Thu, Apr 02, 2009 - Page 1 News List

Kuo’s behavior may merit impeachment: Chien Lin Whei-jun

By Shih Hsiu-chuan and Shelley Huang  /  STAFF REPORTERS

Control Yuan member Chien Lin Whei-jun (錢林慧君) yesterday said that the Judicial Yuan’s Commission on the Disciplinary Sanctions of Functionaries should give disgraced Toronto-based official Kuo Kuan-ying (郭冠英) “a heavy punishment,” saying his behavior may warrant impeachment.

Kuo was stripped of his civil servant status last Monday in the wake of a controversy over online articles he wrote under the pen name Fan Lan-chin (范蘭欽) that smeared Taiwan and Taiwanese.

Chien Lin said yesterday Kuo should be severely punished for his conduct, which violated the Civil Servants Work Act (公務人員服務法) and other regulations governing overseas officials.

Chien Lin registered her intention with the Control Yuan to probe whether the Government Information Office (GIO) sought to cover up the fact that Kuo was Fan during the time Kuo denied he had written the articles.

“My initial finding was that the GIO did not protect Kuo at that time, but we still need to talk to GIO Minister Su Jun-pin (蘇俊賓) [next week],” Chien Lin said yesterday, adding that George Hsu (許秋煌), vice minister of the GIO, had been summoned by the Control Yuan to account for the incident last week.

Chien Lin said she believed Kuo’s behavior warranted impeachment by the Control Yuan.

“Through the investigation, the public would know the truth of the incident and civil servants would realize their responsibility to maintain discipline and fulfill their obligations, even though their working rights are protected by laws and regulations,” she said.

Meanwhile, former secretary general of the Presidential Office Chen Shih-meng (陳師孟) and editor-in-chief of Contemporary Magazine Chin Heng-wei (金恆煒) filed suit against Kuo for public humiliation and slander.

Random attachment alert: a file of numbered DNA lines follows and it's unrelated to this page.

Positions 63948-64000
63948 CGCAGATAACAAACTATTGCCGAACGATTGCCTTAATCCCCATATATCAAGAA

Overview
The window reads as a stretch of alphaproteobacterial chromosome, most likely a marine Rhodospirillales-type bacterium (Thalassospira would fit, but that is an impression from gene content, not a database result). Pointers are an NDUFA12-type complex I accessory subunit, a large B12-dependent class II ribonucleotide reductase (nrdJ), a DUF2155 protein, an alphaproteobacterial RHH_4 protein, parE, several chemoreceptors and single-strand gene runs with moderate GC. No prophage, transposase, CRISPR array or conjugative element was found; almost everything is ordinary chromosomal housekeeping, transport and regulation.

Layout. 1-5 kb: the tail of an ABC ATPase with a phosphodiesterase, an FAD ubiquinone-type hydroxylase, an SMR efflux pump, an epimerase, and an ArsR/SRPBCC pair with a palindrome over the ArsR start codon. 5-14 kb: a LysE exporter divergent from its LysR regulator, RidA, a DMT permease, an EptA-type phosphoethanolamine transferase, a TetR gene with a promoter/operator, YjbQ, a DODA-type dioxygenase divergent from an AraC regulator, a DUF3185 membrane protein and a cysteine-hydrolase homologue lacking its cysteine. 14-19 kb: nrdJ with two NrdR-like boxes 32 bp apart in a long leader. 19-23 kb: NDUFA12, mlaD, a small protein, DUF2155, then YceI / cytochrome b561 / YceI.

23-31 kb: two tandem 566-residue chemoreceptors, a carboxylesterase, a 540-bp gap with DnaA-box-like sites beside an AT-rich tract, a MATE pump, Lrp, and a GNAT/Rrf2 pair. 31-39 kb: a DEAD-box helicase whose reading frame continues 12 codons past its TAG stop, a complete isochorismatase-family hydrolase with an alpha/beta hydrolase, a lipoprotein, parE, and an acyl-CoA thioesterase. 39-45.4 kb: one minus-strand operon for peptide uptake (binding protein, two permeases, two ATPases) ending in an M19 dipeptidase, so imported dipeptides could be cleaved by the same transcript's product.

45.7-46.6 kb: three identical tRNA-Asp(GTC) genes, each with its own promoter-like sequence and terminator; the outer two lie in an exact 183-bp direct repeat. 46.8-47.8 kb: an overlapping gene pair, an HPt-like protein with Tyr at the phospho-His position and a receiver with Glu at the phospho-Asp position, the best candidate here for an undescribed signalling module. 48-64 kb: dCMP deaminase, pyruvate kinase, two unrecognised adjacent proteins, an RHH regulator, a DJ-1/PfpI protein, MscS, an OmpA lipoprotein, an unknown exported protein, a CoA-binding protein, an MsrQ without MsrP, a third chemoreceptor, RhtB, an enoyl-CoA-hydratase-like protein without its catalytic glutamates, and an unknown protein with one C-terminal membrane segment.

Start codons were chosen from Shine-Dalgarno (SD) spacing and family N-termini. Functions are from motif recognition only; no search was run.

Chen and Chin rang a bell in front of the Taipei District Prosecutors’ Office, accusing Kuo of publishing articles in which he called the two “violent pro-〝independence dogs” and other names.

Chen said he was filing suit because he could not tolerate the way he and Chin were referred to in Kuo’s articles.

“Mr Kuo Kuan-ying wrote in his online articles that we [Chen and Chin] are ‘violent pro-“independence supporters’ and ‘eunuch’s dogs.’ He means that he is a ‘high-class Mainlander’ while we are ‘high-class Mainlander dogs.’ This is a very severe insult to us both, so we came to press charges,” Chen, a Mainlander, said.

“This is my first time suing anybody,” he said. “Personal insults and slander cannot be tolerated under freedom of speech.”

Turning ethnic groups against each other is something that should not be tolerated in civilized countries and “ethnic hatred should not be used as a weapon,” Chin, also a Mainlander, said. He encouraged all those who have been slandered and defamed by Kuo to “stand up and sue.”

At a separate setting, Chinese Nationalist Party (KMT) caucus deputy secretary-general Lu Hsueh-chang (呂學樟) urged the public to stop focusing on the Kuo controversy now that the GIO had relieved Kuo of his government official status.

Lu said Kuo enjoyed freedom of speech like everyone else, but his remarks did not reflect the opinions of the KMT.


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